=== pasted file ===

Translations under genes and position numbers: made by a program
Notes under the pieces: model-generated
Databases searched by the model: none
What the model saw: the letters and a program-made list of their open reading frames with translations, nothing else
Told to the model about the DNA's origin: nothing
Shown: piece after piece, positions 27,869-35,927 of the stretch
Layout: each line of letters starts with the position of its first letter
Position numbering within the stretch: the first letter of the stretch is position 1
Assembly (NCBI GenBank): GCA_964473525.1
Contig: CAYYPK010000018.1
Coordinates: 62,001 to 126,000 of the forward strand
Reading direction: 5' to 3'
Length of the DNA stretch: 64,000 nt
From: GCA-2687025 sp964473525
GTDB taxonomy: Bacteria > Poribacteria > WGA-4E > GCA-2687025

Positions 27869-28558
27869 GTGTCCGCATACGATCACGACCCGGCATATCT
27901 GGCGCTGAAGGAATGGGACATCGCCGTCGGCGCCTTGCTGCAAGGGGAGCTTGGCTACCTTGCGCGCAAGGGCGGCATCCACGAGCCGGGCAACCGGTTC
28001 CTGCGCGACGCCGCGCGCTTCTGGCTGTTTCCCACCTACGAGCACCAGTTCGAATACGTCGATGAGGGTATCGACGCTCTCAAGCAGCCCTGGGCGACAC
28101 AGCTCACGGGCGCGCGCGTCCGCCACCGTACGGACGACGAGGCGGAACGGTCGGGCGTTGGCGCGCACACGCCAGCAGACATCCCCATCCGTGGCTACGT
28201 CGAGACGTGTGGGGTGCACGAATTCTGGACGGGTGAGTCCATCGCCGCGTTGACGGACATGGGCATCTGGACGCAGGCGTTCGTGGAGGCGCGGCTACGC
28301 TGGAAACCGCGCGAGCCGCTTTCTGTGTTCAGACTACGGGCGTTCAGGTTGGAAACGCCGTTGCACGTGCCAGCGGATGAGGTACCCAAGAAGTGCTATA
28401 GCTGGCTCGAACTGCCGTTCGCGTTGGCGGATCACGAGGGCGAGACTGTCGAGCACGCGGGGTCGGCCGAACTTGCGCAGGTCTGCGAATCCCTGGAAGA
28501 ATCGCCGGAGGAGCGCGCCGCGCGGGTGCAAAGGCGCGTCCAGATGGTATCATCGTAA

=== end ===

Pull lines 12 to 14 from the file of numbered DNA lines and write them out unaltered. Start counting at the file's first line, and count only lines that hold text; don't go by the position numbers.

Reading direction: 5' to 3'
Length of the DNA stretch: 64,000 nt
From: GCA-2687025 sp964473525